Motion controls aren't needed here, but are worked in through the flying mini-game you'll do from time-to-time. The D-pad controls all menu selections during the game, which are easy to access. Submenus can sometimes be confusing, especially when they aren't contextual with the game. Knowing when to use a particular resource is part of the learning process, but the tutorial explains to you what will have to be done, by what, and where. Understanding the inner workings of each resource in the game, like nuclear or wind power generation, is beyond me. What I can grasp is the mix of energy and resources needed in a game to complete a mission or just maintain a thriving city. You'll have warnings in some instances, but I would have liked a more visible warning from the system. There are only limited options to share content between your Wii and a friend's, which seems like a missed opportunity. The community of folks that will be using the editor are connected only via the Contests Mode. The sense of accomplishment is potentially great for winning a contest, but something smaller and more personal, like being able to trade finished cities with friends or upload them to a central site, would have been even better. The smart touch of bringing up certain buildings in response to citizen feedback didn't permeate enough of the game. Building certain utilities is made more tedious by the lack of immediate feedback on whether you succeeded. After putting down some water pipe, you should be presented with the option to display the Data Map showing where water service is currently available within the city. Instead, you have to back out of the construction interface through about three levels and go to another menu option a few levels away to view data on water. On the flip side of the coin, the tools available from the main screen include everything you could possibly want, including the fly-over feature and the option to cause destruction in your city.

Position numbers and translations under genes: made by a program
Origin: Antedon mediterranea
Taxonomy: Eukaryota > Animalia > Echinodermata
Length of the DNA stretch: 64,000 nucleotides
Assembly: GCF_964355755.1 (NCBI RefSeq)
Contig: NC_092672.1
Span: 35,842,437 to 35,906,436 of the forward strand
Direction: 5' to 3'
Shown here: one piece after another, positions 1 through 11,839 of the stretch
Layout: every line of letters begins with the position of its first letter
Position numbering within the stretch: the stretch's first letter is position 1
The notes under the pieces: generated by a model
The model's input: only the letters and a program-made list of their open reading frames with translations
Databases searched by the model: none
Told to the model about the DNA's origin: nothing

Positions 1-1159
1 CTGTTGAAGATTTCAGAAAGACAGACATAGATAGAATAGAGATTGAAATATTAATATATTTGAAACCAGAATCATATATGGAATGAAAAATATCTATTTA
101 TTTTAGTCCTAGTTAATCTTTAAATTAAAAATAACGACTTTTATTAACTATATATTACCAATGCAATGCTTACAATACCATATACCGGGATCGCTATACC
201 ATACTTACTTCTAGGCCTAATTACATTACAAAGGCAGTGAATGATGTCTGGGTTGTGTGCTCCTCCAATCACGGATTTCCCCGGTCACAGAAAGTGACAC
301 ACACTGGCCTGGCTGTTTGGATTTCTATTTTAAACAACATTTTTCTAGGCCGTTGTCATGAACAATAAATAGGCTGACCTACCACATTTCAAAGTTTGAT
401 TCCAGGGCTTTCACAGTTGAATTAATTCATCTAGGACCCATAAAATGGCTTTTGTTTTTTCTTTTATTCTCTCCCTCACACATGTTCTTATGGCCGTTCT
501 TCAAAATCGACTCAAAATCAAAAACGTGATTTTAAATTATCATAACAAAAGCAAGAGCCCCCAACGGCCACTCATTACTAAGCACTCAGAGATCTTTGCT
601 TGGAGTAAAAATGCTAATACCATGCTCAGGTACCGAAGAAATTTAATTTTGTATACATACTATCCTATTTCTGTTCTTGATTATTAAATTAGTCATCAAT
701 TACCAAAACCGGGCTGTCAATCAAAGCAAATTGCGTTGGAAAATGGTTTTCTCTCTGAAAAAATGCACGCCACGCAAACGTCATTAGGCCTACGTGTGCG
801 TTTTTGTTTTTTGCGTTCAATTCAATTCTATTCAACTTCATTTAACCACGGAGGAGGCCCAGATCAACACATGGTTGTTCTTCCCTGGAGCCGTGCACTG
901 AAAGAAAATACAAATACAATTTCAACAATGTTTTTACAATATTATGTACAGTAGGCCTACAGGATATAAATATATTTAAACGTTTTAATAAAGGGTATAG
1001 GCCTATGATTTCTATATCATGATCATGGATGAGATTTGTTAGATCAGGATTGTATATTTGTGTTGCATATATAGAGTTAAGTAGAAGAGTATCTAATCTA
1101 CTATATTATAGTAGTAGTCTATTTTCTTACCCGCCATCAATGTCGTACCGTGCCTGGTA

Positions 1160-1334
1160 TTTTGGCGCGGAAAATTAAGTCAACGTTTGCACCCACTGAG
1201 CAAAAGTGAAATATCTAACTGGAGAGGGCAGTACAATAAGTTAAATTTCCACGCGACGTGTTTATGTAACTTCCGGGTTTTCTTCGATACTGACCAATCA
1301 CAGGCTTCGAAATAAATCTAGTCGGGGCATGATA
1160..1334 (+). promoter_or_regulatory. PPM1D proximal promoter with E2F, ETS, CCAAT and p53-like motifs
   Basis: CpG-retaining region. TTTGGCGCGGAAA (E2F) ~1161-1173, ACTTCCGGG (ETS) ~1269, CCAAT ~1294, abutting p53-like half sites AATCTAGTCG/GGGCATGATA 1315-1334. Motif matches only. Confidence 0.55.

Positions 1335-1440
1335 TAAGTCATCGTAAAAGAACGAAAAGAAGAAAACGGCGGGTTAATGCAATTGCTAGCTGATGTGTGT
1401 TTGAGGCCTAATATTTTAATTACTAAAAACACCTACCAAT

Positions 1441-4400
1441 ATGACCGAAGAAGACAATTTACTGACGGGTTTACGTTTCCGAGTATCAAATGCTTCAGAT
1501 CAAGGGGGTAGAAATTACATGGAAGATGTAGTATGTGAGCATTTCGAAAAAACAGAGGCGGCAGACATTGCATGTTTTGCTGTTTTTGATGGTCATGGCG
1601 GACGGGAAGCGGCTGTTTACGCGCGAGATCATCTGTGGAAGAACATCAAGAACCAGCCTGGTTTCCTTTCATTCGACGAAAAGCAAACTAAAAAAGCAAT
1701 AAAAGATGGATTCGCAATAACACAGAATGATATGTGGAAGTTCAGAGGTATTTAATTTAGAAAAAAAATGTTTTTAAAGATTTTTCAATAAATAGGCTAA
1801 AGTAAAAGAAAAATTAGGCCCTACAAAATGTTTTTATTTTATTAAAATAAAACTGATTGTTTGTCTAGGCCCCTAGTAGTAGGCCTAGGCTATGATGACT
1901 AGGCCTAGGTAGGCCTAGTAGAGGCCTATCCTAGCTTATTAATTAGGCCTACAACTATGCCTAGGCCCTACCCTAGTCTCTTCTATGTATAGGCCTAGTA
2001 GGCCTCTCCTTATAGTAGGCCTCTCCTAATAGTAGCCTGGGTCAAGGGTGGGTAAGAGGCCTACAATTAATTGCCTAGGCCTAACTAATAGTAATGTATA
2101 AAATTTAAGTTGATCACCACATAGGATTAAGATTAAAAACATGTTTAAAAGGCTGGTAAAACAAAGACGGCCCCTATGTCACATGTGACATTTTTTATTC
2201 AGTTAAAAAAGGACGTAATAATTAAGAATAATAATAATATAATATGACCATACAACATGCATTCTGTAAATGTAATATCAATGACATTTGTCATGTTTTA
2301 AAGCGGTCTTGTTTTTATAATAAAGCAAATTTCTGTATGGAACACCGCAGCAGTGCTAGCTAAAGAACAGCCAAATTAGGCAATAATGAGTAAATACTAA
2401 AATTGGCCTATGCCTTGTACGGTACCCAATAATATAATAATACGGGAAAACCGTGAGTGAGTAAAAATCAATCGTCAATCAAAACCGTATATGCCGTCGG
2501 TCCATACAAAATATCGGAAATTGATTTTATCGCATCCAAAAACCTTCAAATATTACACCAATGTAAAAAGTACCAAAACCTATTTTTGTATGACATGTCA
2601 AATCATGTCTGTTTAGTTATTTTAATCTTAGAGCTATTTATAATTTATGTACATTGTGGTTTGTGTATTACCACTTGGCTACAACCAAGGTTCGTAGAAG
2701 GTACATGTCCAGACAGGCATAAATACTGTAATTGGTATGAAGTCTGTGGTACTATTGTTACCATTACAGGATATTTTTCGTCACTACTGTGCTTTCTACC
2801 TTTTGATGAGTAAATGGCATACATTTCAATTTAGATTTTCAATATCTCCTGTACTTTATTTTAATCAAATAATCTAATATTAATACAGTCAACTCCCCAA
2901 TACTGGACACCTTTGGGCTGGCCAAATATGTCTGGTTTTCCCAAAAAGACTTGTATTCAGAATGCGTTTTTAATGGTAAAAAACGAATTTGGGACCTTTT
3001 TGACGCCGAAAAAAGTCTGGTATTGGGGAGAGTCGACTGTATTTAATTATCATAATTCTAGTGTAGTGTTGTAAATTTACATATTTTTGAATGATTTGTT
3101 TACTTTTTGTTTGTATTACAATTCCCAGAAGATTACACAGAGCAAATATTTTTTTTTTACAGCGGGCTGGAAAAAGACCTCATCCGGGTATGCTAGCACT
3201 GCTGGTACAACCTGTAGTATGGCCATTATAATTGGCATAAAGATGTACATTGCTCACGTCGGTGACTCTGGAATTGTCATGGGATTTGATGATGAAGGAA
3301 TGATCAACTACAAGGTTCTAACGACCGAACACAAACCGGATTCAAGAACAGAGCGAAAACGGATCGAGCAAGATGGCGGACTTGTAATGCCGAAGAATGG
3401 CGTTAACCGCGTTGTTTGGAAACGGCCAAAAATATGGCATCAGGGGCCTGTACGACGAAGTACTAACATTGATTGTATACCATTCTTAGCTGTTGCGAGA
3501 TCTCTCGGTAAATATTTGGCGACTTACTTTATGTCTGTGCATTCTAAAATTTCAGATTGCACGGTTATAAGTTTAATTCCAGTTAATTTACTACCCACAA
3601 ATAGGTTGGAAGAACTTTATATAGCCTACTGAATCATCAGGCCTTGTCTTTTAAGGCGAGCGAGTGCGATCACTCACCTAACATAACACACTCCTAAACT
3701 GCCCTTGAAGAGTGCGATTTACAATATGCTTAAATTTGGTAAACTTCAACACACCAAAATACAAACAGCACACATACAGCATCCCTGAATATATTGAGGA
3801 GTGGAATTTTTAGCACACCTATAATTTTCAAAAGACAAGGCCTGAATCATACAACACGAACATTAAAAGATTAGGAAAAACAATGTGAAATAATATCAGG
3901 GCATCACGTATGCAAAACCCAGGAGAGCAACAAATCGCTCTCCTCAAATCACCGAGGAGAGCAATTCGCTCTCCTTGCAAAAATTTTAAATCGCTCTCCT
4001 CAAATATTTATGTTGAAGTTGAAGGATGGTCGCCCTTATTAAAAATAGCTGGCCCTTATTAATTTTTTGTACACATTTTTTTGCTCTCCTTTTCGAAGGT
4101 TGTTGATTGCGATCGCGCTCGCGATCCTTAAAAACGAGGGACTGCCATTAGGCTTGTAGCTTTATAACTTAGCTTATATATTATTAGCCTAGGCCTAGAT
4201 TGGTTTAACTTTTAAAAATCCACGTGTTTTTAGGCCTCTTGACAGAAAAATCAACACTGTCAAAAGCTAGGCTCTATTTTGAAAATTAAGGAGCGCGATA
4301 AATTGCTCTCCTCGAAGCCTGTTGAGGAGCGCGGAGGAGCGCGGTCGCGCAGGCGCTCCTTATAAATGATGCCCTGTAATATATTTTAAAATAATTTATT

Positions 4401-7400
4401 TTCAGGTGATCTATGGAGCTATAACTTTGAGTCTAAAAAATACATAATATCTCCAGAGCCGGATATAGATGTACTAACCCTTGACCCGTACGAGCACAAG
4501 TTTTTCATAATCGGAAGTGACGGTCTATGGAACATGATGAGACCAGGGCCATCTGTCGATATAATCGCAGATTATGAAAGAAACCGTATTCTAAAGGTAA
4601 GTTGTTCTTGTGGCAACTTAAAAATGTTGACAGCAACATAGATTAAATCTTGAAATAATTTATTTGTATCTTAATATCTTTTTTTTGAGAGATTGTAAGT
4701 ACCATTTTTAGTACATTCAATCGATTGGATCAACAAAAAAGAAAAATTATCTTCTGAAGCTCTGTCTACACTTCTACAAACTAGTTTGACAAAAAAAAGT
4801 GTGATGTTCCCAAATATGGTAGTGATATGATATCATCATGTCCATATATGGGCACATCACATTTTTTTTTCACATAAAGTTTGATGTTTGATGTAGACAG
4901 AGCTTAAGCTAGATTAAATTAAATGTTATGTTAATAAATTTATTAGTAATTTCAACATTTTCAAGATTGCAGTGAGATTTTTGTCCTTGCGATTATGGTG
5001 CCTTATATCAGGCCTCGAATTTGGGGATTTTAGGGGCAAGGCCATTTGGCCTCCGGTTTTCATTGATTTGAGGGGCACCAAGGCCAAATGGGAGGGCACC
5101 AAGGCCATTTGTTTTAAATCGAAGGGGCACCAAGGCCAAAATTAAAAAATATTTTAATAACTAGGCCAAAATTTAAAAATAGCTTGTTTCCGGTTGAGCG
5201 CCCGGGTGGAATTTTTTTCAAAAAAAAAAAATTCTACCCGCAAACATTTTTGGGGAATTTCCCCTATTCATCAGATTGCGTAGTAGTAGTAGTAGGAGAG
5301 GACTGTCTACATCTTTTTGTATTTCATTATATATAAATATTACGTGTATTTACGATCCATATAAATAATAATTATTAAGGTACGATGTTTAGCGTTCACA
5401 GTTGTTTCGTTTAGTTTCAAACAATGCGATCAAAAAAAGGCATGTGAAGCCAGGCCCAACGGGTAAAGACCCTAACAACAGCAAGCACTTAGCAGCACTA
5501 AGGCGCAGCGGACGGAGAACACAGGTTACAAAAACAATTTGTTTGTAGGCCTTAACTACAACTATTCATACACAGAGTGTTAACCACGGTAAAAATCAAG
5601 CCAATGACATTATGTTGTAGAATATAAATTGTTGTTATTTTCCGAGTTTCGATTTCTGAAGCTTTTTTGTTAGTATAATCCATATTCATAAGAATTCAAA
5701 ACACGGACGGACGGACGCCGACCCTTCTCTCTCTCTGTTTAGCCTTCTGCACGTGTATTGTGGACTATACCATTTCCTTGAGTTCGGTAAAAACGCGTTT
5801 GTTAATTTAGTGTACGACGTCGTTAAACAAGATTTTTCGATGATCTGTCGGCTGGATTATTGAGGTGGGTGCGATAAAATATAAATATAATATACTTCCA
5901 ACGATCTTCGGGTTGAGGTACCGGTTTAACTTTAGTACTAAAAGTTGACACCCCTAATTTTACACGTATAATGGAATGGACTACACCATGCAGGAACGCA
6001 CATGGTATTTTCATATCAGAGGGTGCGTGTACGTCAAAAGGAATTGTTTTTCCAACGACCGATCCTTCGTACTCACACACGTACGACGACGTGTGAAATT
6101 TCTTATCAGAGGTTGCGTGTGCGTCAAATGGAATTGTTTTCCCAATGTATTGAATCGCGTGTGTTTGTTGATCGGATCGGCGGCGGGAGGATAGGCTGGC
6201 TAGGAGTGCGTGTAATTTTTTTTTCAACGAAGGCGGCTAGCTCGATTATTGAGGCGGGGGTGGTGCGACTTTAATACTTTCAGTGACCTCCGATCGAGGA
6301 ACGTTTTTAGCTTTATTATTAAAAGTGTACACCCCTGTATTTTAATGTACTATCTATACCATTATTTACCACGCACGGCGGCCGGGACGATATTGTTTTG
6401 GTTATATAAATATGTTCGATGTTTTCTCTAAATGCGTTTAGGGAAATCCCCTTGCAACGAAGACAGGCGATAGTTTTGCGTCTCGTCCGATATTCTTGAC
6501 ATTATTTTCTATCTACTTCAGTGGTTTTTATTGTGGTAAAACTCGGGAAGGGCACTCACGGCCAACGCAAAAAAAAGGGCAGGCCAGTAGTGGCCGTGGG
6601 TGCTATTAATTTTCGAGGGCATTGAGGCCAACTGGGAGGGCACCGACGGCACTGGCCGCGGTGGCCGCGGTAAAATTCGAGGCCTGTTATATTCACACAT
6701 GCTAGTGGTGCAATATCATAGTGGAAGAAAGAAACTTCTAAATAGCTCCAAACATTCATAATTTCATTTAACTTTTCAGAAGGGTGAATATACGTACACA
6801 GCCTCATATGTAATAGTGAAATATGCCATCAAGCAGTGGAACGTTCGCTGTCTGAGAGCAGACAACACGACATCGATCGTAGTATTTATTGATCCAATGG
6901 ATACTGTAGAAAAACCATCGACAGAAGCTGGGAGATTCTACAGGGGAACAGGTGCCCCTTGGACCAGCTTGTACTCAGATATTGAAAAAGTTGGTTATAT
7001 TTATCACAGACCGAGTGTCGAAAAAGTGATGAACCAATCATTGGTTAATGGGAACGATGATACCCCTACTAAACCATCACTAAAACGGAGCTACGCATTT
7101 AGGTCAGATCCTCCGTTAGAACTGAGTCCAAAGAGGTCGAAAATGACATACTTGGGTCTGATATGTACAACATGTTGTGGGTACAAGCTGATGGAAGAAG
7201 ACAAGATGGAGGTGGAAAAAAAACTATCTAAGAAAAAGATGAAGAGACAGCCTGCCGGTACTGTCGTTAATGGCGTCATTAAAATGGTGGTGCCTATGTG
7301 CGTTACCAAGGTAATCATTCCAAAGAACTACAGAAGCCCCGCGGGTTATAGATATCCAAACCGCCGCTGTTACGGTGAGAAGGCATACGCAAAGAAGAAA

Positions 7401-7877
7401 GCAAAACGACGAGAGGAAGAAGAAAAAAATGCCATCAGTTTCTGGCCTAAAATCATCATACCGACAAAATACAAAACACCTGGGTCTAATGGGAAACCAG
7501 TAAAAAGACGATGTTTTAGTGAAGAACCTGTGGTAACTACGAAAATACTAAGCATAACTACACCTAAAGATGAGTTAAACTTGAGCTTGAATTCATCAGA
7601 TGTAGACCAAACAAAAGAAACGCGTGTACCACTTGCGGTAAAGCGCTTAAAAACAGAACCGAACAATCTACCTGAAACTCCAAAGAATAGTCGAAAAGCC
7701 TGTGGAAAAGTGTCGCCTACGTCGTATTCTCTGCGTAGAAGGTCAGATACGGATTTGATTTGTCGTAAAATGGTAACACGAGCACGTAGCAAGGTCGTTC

These are nitpicking things to try and suggest ideas for how to make a good game better. SimCity Creator is a niche title since it doesn't use any of the twitch reflexes some of us have been honing over the years. It also doesn't feature a dark storyline, raging monsters (okay, it does have some of those, especially if you count aliens as monsters), or angst. Calling SimCity Creator a light or casual game doesn't do it justice, because it does require some heavy involvement, especially in the beginning. The later stages of building a city are almost tedious in comparison to the raw, start-up feeling you have upon cracking open a new city in Missions or Free. Even so, there are limitless ways to enhance your city, judging by the many pages of building and assistant silhouettes at the beginning of the game that can be unlocked as you attain more success. Special buildings can be earned and placed to boost morale, causing the population in your city to skyrocket. Here's hoping that SimCity Creator rockets to a good place on the sales charts so more SimCity games make their way to the Wii. SimAnt, I'm waiting for you!!

-Fridtjof, GameVortex Communications
AKA Matt Paddock

Microsoft Xbox 360 Baja: Edge of Control Windows Time Stands Still